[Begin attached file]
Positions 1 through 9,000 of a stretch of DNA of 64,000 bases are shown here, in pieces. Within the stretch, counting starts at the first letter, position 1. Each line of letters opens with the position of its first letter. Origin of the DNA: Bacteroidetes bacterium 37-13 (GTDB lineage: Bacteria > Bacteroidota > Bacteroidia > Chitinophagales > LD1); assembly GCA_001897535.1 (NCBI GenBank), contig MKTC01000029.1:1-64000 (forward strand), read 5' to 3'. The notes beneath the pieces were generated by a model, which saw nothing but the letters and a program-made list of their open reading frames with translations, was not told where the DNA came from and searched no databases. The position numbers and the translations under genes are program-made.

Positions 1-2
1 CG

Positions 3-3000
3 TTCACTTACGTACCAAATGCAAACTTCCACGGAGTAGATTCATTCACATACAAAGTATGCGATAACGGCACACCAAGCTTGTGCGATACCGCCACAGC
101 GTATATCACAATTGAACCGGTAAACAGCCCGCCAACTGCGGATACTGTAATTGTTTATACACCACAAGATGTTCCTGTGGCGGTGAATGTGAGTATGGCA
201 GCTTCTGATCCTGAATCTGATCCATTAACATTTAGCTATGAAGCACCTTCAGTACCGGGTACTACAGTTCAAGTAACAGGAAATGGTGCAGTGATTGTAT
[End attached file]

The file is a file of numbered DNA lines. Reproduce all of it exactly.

Positions 1 through 9,000 of a stretch of DNA of 64,000 bases are shown here, in pieces. Within the stretch, counting starts at the first letter, position 1. Each line of letters opens with the position of its first letter. Origin of the DNA: Bacteroidetes bacterium 37-13 (GTDB lineage: Bacteria > Bacteroidota > Bacteroidia > Chitinophagales > LD1); assembly GCA_001897535.1 (NCBI GenBank), contig MKTC01000029.1:1-64000 (forward strand), read 5' to 3'. The notes beneath the pieces were generated by a model, which saw nothing but the letters and a program-made list of their open reading frames with translations, was not told where the DNA came from and searched no databases. The position numbers and the translations under genes are program-made.

Positions 1-2
1 CG

Positions 3-3000
3 TTCACTTACGTACCAAATGCAAACTTCCACGGAGTAGATTCATTCACATACAAAGTATGCGATAACGGCACACCAAGCTTGTGCGATACCGCCACAGC
101 GTATATCACAATTGAACCGGTAAACAGCCCGCCAACTGCGGATACTGTAATTGTTTATACACCACAAGATGTTCCTGTGGCGGTGAATGTGAGTATGGCA
201 GCTTCTGATCCTGAATCTGATCCATTAACATTTAGCTATGAAGCACCTTCAGTACCGGGTACTACAGTTCAAGTAACAGGAAATGGTGCAGTGATTGTAT